In a recent post I discussed my growing concern about two elements of the business side of the autism intervention model Relationship Development Intervention (RDI). I had two primary concerns:
1) The cost of the RDI "protocol," which is so high that it precludes its use by many (perhaps most) families, and
2) My perception that some proponents of RDI suggested that only those parents following the prescribed RDI protocol were doing "real" RDI, and those of use researching, studying, networking, and implementing on our own ran the risk of setting our children's progress back instead of moving it forward.
I was pleased, then, when a recent edition of the RDI newsletter addressed both issues. It reads,
We have never wanted to discourage parents who either cannot afford or do not have access to Certified Consultants, from attempting to work with their child using RDI® Program principles. We have certainly read and seen many accounts of exciting changes brought about by parents who were intuitively using our methods as they were intended. Yet we do highly recommend parents follow the RDI® Program protocol, including taking full advantage of the Parent Seminar and the expertise of Consultants because this is the best way to get the most effective RDI® Program. So far, parents needing outside funding have accessed it through a variety of sources.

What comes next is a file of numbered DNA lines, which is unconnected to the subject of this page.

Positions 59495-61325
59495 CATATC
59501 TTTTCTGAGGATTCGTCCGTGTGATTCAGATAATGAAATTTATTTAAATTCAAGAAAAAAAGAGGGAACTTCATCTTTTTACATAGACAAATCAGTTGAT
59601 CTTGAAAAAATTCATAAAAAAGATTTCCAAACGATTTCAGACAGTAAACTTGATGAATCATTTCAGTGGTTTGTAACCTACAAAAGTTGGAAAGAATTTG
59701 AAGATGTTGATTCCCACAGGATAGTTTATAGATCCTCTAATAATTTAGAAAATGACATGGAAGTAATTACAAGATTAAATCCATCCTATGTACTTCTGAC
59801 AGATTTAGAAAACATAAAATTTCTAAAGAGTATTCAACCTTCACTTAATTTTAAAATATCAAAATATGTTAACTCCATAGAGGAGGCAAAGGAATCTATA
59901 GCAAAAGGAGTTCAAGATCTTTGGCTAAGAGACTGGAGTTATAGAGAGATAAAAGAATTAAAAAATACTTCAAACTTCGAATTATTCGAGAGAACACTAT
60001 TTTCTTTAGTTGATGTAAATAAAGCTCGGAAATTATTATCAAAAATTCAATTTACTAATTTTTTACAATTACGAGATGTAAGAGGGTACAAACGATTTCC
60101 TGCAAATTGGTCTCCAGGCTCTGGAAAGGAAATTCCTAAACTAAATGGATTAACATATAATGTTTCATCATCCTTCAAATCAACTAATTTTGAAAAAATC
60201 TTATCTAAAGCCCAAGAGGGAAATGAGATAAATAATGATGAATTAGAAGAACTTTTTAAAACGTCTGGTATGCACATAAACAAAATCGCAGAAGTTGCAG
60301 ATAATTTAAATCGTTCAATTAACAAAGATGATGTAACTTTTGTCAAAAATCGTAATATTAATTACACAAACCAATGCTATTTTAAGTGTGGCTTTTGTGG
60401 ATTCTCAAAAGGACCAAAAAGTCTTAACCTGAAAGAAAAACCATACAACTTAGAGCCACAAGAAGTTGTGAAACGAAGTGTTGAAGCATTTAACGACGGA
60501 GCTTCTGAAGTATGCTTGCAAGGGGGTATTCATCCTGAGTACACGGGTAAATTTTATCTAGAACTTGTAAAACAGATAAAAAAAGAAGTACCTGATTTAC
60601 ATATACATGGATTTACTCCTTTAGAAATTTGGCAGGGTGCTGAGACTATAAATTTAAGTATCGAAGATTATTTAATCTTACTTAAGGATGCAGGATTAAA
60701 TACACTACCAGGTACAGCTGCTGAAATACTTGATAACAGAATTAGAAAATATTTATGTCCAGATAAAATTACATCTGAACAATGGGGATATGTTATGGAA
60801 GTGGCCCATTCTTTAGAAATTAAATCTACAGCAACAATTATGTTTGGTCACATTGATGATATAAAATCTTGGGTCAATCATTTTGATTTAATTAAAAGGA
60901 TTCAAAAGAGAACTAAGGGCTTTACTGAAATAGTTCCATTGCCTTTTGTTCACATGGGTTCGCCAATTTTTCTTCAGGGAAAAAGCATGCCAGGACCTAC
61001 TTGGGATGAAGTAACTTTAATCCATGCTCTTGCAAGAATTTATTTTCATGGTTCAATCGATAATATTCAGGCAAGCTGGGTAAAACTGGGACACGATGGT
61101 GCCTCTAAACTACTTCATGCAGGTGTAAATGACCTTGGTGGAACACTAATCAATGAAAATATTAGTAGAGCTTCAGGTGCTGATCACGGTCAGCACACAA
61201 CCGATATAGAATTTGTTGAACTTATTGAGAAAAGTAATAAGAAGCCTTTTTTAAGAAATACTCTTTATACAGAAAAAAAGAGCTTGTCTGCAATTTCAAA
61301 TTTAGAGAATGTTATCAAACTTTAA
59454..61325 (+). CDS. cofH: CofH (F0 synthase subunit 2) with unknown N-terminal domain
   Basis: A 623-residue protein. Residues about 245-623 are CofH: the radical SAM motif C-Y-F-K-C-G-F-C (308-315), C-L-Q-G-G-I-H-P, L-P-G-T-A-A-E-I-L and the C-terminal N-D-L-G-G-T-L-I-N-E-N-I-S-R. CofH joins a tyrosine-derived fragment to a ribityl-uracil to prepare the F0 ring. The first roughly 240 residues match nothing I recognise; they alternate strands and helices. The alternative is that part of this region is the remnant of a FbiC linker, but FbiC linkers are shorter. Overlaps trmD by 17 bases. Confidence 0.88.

The newsletter goes on to list seven sources of funding that RDI families have used and concludes with,
Our goal is for the RDI® Program in its entirety, (Parent Seminars, RDAs™, ongoing consulting, etc.) to be accessible to every family with a child on the autism spectrum. However, this is not something we can do by ourselves. Nor can this be done through FARR, whose charter restricts it from funding treatment programs for individual families. It is time for all of us, as a community to work together to help those who cannot afford RDI® Program services. The Connections Center wants to take a leadership role in this initiative, and has already started discussions with a parent who is willing to spearhead fundraising. What we need next is a non-profit foundation to act as the conduit and administrator for providing the funds. If you have access to a non-profit organization that would be willing to do this, or if you have any good connections to possible funding sources, please let us know. We do not want any child, teen or adult on the spectrum left behind due to lack of financial resources and are actively working on a solution. We welcome your ideas and your support and hope to be able to start providing RDI® Program scholarships in the very near future.
I'm delighted to see that the folks at the Connections Center are recognizing and addressing the very real issues of access. The RDI philosophy has made - is making - a tremendous difference in our lives. I hope it will continue to do the same for many, many more.